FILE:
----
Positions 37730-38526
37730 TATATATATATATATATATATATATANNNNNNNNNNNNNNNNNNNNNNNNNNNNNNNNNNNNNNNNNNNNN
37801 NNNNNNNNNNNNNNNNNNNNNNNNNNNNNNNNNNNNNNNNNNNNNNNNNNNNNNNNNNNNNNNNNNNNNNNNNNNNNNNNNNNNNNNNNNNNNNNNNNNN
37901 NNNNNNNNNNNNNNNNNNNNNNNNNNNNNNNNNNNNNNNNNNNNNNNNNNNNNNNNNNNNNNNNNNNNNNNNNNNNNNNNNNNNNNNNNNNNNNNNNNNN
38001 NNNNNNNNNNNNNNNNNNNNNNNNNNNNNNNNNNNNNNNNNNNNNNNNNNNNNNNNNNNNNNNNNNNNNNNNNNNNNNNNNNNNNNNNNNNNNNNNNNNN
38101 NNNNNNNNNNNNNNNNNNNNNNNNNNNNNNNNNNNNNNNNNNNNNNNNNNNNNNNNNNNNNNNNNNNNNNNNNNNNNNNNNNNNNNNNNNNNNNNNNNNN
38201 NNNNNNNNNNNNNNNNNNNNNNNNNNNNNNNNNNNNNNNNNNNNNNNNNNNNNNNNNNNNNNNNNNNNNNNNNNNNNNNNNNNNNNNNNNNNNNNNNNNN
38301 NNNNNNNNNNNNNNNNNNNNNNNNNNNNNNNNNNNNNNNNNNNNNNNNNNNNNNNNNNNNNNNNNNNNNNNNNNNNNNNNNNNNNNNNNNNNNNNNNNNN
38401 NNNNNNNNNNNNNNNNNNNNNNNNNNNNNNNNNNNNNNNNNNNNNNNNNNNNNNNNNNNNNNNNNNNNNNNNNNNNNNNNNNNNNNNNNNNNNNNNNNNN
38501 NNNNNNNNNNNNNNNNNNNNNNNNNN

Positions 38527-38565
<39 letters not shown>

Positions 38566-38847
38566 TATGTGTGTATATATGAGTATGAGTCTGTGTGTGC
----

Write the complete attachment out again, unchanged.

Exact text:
Positions 37730-38526
37730 TATATATATATATATATATATATATANNNNNNNNNNNNNNNNNNNNNNNNNNNNNNNNNNNNNNNNNNNNN
37801 NNNNNNNNNNNNNNNNNNNNNNNNNNNNNNNNNNNNNNNNNNNNNNNNNNNNNNNNNNNNNNNNNNNNNNNNNNNNNNNNNNNNNNNNNNNNNNNNNNNN
37901 NNNNNNNNNNNNNNNNNNNNNNNNNNNNNNNNNNNNNNNNNNNNNNNNNNNNNNNNNNNNNNNNNNNNNNNNNNNNNNNNNNNNNNNNNNNNNNNNNNNN
38001 NNNNNNNNNNNNNNNNNNNNNNNNNNNNNNNNNNNNNNNNNNNNNNNNNNNNNNNNNNNNNNNNNNNNNNNNNNNNNNNNNNNNNNNNNNNNNNNNNNNN
38101 NNNNNNNNNNNNNNNNNNNNNNNNNNNNNNNNNNNNNNNNNNNNNNNNNNNNNNNNNNNNNNNNNNNNNNNNNNNNNNNNNNNNNNNNNNNNNNNNNNNN
38201 NNNNNNNNNNNNNNNNNNNNNNNNNNNNNNNNNNNNNNNNNNNNNNNNNNNNNNNNNNNNNNNNNNNNNNNNNNNNNNNNNNNNNNNNNNNNNNNNNNNN
38301 NNNNNNNNNNNNNNNNNNNNNNNNNNNNNNNNNNNNNNNNNNNNNNNNNNNNNNNNNNNNNNNNNNNNNNNNNNNNNNNNNNNNNNNNNNNNNNNNNNNN
38401 NNNNNNNNNNNNNNNNNNNNNNNNNNNNNNNNNNNNNNNNNNNNNNNNNNNNNNNNNNNNNNNNNNNNNNNNNNNNNNNNNNNNNNNNNNNNNNNNNNNN
38501 NNNNNNNNNNNNNNNNNNNNNNNNNN

Positions 38527-38565
<39 letters not shown>

Positions 38566-38847
38566 TATGTGTGTATATATGAGTATGAGTCTGTGTGTGC